It's True - Marketers Have Choices After The Super Bowl

Much like Chicago winters, the post-Super Bowl sports world can leave sponsoring brands cold and desperate for any ray of warmth. The indisputable fact is that when it comes to ratings, football is king. What happens to tune-ins between now and August when America’s game kicks off? Brands need to develop a concise strategy around major upcoming sporting events to get the most return on their sponsorship/marketing dollars. 

NCAA March Madness
March Madness is the platform to grab the attention of the most college hoops fans. This year’s tournament is more intriguing than ever with no clear favorite to win it all. In 2012, the first rounds received a 5.3 household rating, their highest in 18 years. With no clear front-runner, will there be monster ratings, or will the casual fan become disinterested? 

The NCAA’S March Madness Live mobile platform has signed a handful of sponsors, with the live-streaming microsite and mobile app being presented by brands like AT&T, Capital One, Coke Zero, Buick, Infiniti and LG Electronics. With the rise in second-screen viewing, it will be interesting to see how these sponsorships pay off in comparison to brands with traditional TV ad placements.

NASCAR is riding high now, especially after a 30% increase in ratings for this year’s Daytona 500. Danica Patrick’s pole position and leading lap certainly helped, and sponsors must feel validated for all of the money put into motorsports. Motorsports sponsorship spending is estimated to total $3.76 Billion in 2013, according to a study by the IEG Sponsorship Report. 

Additionally, NASCAR recently launched their biggest brand campaign yet, with nine new advertisements. Will the push produce results for a new sponsor such as Bass Pro Shop? It will be interesting to see if NASCAR can ride this momentum for the rest of its 38-week season.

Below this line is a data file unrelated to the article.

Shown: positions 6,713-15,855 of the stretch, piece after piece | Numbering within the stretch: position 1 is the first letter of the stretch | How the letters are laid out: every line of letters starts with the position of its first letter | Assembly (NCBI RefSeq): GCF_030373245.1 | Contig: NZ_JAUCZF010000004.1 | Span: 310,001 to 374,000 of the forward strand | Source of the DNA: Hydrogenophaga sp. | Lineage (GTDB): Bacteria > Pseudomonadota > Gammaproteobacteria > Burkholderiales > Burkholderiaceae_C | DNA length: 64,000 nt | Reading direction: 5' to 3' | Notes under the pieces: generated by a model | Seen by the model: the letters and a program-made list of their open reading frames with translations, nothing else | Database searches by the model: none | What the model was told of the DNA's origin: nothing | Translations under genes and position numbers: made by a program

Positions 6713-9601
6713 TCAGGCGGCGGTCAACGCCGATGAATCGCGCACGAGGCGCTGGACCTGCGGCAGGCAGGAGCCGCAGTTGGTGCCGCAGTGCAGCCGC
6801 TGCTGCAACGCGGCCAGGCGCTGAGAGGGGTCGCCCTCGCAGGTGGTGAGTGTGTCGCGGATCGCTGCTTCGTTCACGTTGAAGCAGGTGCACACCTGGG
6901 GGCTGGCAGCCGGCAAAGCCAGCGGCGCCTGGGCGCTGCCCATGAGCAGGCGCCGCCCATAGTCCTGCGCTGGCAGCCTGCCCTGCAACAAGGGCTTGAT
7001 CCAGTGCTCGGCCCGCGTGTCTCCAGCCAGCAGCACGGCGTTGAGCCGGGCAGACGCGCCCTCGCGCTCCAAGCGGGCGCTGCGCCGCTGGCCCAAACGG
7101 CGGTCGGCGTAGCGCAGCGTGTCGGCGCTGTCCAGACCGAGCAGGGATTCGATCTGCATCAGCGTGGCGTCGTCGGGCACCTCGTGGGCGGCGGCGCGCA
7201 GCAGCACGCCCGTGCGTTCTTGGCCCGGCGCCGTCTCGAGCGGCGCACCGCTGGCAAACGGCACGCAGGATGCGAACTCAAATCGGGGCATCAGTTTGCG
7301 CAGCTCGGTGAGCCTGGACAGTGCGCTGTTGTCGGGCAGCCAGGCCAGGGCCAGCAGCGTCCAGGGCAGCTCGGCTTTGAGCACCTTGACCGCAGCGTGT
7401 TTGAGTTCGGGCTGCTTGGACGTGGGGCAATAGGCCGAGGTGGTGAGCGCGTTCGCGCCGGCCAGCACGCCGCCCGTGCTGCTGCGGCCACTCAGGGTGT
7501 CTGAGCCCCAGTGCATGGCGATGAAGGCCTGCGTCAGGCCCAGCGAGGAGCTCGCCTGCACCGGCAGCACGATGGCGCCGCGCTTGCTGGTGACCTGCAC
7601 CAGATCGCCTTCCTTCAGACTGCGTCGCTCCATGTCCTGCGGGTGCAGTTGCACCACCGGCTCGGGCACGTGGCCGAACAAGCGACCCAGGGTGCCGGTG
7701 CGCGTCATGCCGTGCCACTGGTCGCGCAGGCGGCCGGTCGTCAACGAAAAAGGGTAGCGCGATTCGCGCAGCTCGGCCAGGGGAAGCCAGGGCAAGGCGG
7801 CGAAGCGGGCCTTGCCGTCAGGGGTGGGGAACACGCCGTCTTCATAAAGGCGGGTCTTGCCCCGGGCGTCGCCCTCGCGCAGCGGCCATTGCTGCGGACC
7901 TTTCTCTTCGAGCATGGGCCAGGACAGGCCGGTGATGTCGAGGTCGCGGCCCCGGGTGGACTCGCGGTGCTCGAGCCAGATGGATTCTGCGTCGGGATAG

The MLB has not been shy about its need to boost ratings. The solution is more primetime games coming to Fox this year, anticipating that the new slot for national games will drive more viewers. Baseball is looking for younger fans, thanks to their young superstars, particularly Bryce Harper and Mike Trout. After having monster rookie years, baseball hopes they can continue their rise and boost the game with a youthful new fan base. 

MLB sponsors are expecting  the same thing, especially cellular phone company, T-Mobile, which put its sponsorship dollars to good use by re-inventing the bullpen phone, swapping out the old devices for T-Mobile touchscreen smartphones. According to a recent article in Business Week, the average baseball game telecast shows five calls to the bullpen, worth over $6.7 million in advertising value. 

While the early season has been tough on golf’s TV ratings; the upcoming majors hope to turn that around.  Can a young star, like Rory McIlroy, and the possible return of Tiger help boost ratings? Despite last year’s exciting playoff between Louis Oosthuizen and Bubba Watson, the 2012 Masters saw a 22% drop in ratings, the worst since 2004. But golf is still a safe bet for sponsoring brands trying to reach the high-income demographic, which explains why all but one PGA events have title sponsors signed through 2014. 

The PGA has plans to expand quickly, with exciting new opportunities for sponsorships. This includes a PGA Tour-wide mobile app, releasing this year according to Sports Business Journal, which will tap into simulcasting PGA tour events, and plans to hold six new Fall PGA events to kick off the 2014 season. These new PGA elements allow brands to grow alongside the sport.

NBA Playoffs
After a shortened season and LeBron’s first championship, the NBA has continued to build in the right direction; a 13% rise in ratings for this year’s NBA All-Star game was a positive sign. While most sports host an All-Star game, the NBA stands apart by hosting a weekend of events, each with a separate sponsor. Even with Sprite’s Slam Dunk Contest, Foot Locker’s Three-Point Contest or the BBVA Rising Stars Challenge, more sponsorship opportunities over the weekend still exist. The NBA’s wealth of marketable stars, and the ability to add sponsors on team jerseys in 2013-14, provides the opportunity for more brands to tap into the NBA.

The key for sponsors with these properties, different from the NFL and college football, is to be more strategic with where they put their money. With the right strategy and research, sponsors can find events and platforms that build a ratings bridge, all the way from February to August, and back into football.

1 comment about "It's True - Marketers Have Choices After The Super Bowl".
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  1. Tim Allen from The Tennis Channel, March 5, 2013 at 2:40 p.m.

    Thanks Megan. This blog makes a great point. I would also suggest that sports marketers consider tennis. The Grand Slams (French Open, Wimbledon, and US Open) will feature rivalries between the top four men's players: Djokovic, Nadal, Federer, and Murray. Brands seeking to reach affluent, educated, and influential viewers can certainly benefit from utilizing tennis.

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